A Prayer for Owen Meany by John Irving
Originally published by William Morrow, 1989
Edition shown: Harper Prism, 2012
I haven’t been able to read or write all month and it’s John Irving’s fault. He and his damn Owen Meany.
Moments after finishing A Prayer for Owen Meany, I put out a Facebook SOS, a desperate plea for a debriefing partner. I was drowning in a whirlpool of awe, writer’s envy, and questions: OMG–HOW? What just happened? In my distress, I nearly succumbed to an urge to lash out with multiple question marks AND exclamation points.
My Facebook friends doled out lots of sympathy (and a couple good recommendations about which Irving book to read next) but no real help. They understood I was wonderstruck but mistook my cry for help as a breathless endorsement of the book. Well, here’s my definitive statement: read it at your own risk–especially if you’re an aspiring writer.
John Irving packs a wallop and works a miracle in A Prayer for Owen Meany. It’s a veritable tome (600+ pages), but every one of them is utterly compelling. It starts with one of the most perfect opening lines of literature: “I am doomed to remember a boy with a wrecked voice – not because of his voice, or because he was the smallest person I ever knew, or even because he was the instrument of my mother’s death, but because he is the reason I believe in God; I am a Christian because of Owen Meany.” The brilliance continues right to the very last line. Did I cry at the end. Did I cry? I sobbed. It was a mess.
It’s one of those books…
It’s one of those books that makes you wonder how the author did it. You’re left pondering the mind that concocts such a far-fetched tale and the talent that pulls it off with apparent ease.
It’s one of those books that proclaims: This, people, is how to craft a story!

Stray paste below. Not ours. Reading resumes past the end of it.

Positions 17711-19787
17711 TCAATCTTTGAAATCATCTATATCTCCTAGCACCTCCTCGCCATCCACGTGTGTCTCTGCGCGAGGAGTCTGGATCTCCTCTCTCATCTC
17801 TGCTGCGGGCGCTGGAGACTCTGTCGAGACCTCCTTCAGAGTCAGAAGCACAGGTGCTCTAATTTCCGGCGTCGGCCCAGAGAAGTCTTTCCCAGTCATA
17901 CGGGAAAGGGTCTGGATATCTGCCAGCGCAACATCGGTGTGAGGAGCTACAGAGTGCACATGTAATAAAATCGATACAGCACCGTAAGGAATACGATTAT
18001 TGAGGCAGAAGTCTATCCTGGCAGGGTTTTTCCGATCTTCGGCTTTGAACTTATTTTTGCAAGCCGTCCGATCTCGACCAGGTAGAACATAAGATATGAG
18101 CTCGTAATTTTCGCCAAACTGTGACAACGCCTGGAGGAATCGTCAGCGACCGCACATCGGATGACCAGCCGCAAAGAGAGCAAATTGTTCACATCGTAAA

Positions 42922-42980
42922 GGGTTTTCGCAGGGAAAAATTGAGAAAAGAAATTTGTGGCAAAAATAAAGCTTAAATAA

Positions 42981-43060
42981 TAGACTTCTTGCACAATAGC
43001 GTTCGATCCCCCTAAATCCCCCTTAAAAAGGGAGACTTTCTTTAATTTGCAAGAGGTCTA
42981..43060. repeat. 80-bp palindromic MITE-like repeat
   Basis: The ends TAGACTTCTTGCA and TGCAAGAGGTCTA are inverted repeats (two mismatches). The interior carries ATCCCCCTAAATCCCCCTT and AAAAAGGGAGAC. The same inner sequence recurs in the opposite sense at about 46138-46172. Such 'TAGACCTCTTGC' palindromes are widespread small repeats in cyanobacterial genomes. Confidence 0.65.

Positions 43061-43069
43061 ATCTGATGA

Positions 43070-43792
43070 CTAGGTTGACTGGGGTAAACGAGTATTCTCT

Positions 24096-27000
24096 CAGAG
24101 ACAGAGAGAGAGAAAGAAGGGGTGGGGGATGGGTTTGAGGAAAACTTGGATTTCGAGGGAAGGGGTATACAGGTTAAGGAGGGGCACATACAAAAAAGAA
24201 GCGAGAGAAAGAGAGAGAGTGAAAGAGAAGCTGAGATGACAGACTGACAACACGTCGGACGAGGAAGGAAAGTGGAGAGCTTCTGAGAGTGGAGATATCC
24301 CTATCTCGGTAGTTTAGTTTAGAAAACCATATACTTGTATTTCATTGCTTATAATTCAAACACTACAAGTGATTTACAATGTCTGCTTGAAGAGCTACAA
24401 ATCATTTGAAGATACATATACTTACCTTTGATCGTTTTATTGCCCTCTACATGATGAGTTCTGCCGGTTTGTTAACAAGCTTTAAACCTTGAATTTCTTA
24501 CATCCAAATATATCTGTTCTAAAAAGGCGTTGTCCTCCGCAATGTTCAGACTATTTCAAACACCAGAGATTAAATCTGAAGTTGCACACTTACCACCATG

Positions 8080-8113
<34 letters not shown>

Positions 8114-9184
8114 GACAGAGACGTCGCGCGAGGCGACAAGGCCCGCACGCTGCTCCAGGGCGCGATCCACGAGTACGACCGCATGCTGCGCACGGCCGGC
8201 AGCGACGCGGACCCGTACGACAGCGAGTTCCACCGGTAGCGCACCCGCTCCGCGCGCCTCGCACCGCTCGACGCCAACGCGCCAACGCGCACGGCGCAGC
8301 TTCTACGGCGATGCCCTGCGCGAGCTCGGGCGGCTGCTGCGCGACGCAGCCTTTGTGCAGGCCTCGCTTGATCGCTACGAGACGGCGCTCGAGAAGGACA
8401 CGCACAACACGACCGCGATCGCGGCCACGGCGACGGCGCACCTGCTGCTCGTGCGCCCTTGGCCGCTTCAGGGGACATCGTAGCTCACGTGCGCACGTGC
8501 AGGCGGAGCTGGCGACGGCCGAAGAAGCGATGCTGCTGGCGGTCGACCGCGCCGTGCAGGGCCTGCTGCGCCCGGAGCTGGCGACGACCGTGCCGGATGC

It’s one of those books that leaves me feeling like a pretender.
Sulking in the corner…
And so, I’ve spent the month of May unable to face another book lest it fall short of the glory and unwilling to confront my own flaccid manuscript. I’ve been stuck for weeks in this biblio-limbo-land.
I have a to-be-read list that will take a lifetime to finish as it is. I can’t afford these reading slumps! I have reading and writing goals. I am supposed to be reviewing galleys for my blog and supporting my writer-friends’ new works.
Writing my way out of the funk
I spent a few hours journalling this morning. I sat in my beach chair at Cotton Tree, the Pacific crashing metres from my feet. With everything around me–air, sea, sand–sparkling, I wrote pages and pages by hand until I felt better. I’ve made peace with John Irving and his damned Owen Meany.
Irving is a phenomenal talent, and it is appropriate to be awed by his work. A Prayer for Owen Meany is the work of a man, a man with natural talent and years of experience as a writer, who had access to some of the world’s best writing craft tutorage at the University of Iowa’s Writers’ Workshop. Kurt Vonnegut was a lecturer at the time.
But it wasn’t just raw talent and prestigious training that birthed A Prayer for Owen Meany. It was the essence of John Irving–the decoction of his tastes, his upbringing, his gender, the people he knew, the era in which he was born, his experiences, his social shaping, his reading and more. His essence is unique to him. No one but John Irving could have written A Prayer for Own Meany. The book’s setting, the era, the politics, even some of the family dynamics reflected the author’s life.
Here’s the thing: every writer has his or her own absolutely unique essence, and with practice and persistence that essence will flavour and tint his or her writing.
I might not have an abundance of raw talent or top-shelf training, but I do have an essence uniquely my own, and I have yet-to-be formed stories inside me that only I can tell. You do too, and it’s worth celebrating. And it’s worth finding the stories that let your essence and mine shine.
I think I’m ready to face my WIP–and crack my first book of the month.
Over to You:
Got a book that set you into a reading/writing slump? Let me know–so I can avoid it for the next six months or so! Please leave a comment.